Dying, Death and Funeral Ceremonies of Austrian Aristocracy in the 19th Century Habsburg Monarchy (an Example of the Schwarzenberg Family)
Having followed suggestion of some historians specializing in the field of death (P. Ariès, M. Vovelle, J. McManners, P. Jalland, D. Cressy etc.), incentives of cultural (A. van Gennep, V. Turner) symbolic (C. Geertz) anthropology and methodological impulses of historical anthropology, this study deals with the topic of dying and death in the milieu of high aristocracy of the Habsburg Monarchy during the whole of the 19th century. Using an example of the Schwarzenberg family, which represented one of the most prominent members of Austrian aristocracy, the author describes and interprets a transitional ritual of death within the noble family. Having studied Schwarzenberg’s written estates concerning the death of lords, princesses, young princes and children, the paper focuses on the course of last illnesses in context of the history of medicine, perceiving the dead body and its display, mourning conduct and ceremony, and building new imposing burial places. In this entry, the author attempts to reconstruct the form of dying and death in aristocratic milieu and its changes or constancy, the relative relationship between public and private dimension of death, but also how the way of dying and burying could influence the process of preserving the family tradition and constituting the collective memory, despite some more general tendencies of secularization and modernization of dying in the 19th century.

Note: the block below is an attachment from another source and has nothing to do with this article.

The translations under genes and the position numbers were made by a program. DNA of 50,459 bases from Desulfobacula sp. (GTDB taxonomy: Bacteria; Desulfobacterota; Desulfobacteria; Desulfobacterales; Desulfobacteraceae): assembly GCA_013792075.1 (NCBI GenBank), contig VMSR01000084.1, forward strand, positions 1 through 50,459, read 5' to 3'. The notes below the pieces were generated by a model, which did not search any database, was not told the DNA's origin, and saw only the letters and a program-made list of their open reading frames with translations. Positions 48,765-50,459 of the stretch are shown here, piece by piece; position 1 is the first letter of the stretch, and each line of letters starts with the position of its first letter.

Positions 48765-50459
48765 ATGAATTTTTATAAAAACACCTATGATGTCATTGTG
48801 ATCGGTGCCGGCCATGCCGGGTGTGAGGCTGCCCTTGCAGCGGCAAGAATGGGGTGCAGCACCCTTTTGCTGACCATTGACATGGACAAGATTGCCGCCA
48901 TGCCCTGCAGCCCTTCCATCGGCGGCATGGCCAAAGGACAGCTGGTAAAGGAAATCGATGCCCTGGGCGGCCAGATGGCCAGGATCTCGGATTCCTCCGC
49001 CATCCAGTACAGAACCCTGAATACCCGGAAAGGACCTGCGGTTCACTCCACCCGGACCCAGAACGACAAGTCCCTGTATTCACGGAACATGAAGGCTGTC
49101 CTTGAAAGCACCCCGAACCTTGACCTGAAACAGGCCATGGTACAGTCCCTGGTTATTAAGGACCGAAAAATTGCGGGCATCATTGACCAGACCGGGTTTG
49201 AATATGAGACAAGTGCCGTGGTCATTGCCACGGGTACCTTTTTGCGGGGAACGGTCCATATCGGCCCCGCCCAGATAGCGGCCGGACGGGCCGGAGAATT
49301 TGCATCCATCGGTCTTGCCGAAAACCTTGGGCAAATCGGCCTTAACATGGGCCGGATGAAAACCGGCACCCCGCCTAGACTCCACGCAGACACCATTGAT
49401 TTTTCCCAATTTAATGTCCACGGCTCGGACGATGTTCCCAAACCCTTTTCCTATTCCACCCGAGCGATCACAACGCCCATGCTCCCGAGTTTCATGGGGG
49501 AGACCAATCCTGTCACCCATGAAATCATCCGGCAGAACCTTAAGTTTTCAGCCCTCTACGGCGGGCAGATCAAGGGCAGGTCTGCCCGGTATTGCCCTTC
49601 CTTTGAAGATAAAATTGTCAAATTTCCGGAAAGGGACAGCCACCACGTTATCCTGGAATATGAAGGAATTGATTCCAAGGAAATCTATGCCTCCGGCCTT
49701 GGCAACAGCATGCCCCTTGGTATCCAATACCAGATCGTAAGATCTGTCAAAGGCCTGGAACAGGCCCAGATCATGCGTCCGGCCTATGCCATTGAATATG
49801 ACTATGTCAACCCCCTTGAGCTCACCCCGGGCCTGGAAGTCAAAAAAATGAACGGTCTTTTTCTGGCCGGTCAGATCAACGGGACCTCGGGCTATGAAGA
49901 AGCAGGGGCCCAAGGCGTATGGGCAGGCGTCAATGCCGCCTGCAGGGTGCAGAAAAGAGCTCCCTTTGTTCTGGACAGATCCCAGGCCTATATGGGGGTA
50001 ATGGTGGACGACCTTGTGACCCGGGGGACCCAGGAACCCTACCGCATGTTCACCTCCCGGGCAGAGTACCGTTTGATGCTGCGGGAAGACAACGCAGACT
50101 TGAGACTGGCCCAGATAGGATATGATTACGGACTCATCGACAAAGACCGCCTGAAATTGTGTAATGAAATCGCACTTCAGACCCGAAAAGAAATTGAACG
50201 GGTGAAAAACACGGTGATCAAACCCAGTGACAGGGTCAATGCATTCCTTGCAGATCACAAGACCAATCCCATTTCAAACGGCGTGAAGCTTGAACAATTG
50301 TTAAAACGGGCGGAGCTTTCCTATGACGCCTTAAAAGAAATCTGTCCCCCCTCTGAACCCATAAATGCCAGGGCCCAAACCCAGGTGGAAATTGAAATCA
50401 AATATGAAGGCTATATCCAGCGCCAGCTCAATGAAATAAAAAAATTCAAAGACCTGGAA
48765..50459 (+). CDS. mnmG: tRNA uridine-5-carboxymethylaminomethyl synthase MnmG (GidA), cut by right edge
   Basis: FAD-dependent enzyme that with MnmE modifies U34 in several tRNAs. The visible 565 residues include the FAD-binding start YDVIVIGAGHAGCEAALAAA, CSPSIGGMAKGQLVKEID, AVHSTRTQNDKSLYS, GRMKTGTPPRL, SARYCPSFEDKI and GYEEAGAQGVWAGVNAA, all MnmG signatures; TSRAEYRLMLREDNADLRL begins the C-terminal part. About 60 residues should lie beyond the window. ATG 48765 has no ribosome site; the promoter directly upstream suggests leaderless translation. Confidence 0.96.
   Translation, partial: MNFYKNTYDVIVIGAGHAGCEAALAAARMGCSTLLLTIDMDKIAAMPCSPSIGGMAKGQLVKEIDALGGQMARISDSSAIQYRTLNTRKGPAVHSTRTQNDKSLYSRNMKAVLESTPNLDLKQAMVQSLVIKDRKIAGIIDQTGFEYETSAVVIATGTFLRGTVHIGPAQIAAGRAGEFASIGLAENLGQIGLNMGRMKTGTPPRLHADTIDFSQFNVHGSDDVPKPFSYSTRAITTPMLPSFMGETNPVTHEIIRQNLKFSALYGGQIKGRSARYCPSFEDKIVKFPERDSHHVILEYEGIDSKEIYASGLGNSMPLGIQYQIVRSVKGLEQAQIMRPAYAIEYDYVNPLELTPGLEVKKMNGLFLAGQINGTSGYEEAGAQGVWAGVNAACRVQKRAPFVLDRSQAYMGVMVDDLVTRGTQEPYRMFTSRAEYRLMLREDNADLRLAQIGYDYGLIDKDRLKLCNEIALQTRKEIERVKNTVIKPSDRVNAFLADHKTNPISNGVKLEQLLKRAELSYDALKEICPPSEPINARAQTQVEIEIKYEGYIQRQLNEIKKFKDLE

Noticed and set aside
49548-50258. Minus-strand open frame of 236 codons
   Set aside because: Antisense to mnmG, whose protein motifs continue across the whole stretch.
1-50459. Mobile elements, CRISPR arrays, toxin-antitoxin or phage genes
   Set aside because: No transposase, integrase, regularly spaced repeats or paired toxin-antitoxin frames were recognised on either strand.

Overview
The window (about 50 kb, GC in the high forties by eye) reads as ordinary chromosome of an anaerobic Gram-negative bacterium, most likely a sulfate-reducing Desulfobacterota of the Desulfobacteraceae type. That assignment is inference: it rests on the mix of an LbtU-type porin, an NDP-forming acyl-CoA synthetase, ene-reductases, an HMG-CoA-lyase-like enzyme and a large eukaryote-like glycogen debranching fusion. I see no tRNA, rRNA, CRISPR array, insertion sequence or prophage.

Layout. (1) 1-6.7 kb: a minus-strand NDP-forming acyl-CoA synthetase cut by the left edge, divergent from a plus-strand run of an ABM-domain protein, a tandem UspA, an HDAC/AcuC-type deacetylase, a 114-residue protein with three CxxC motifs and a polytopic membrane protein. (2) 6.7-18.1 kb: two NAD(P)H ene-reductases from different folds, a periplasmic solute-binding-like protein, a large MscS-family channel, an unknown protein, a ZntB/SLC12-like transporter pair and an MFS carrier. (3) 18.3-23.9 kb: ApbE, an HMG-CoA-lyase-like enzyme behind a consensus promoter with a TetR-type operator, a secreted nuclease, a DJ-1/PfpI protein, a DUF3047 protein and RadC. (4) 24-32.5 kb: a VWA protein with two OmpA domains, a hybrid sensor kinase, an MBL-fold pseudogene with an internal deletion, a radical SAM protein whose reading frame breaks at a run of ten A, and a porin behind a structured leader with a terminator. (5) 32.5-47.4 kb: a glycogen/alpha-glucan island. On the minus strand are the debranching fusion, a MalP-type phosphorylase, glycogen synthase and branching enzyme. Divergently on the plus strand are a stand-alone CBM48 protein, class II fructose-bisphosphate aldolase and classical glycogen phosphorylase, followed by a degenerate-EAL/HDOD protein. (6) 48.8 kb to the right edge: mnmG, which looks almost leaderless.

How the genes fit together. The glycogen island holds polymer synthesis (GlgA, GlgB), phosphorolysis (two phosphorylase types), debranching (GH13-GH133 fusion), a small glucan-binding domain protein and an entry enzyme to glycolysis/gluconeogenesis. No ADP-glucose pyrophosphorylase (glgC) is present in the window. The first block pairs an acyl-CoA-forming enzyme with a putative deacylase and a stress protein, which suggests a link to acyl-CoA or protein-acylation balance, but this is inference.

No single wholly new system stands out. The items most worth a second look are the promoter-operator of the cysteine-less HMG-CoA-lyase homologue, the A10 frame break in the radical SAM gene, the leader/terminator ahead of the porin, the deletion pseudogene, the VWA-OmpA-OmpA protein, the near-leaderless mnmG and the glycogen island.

history of death, Habsburg Monarchy, funeral, aristocracy.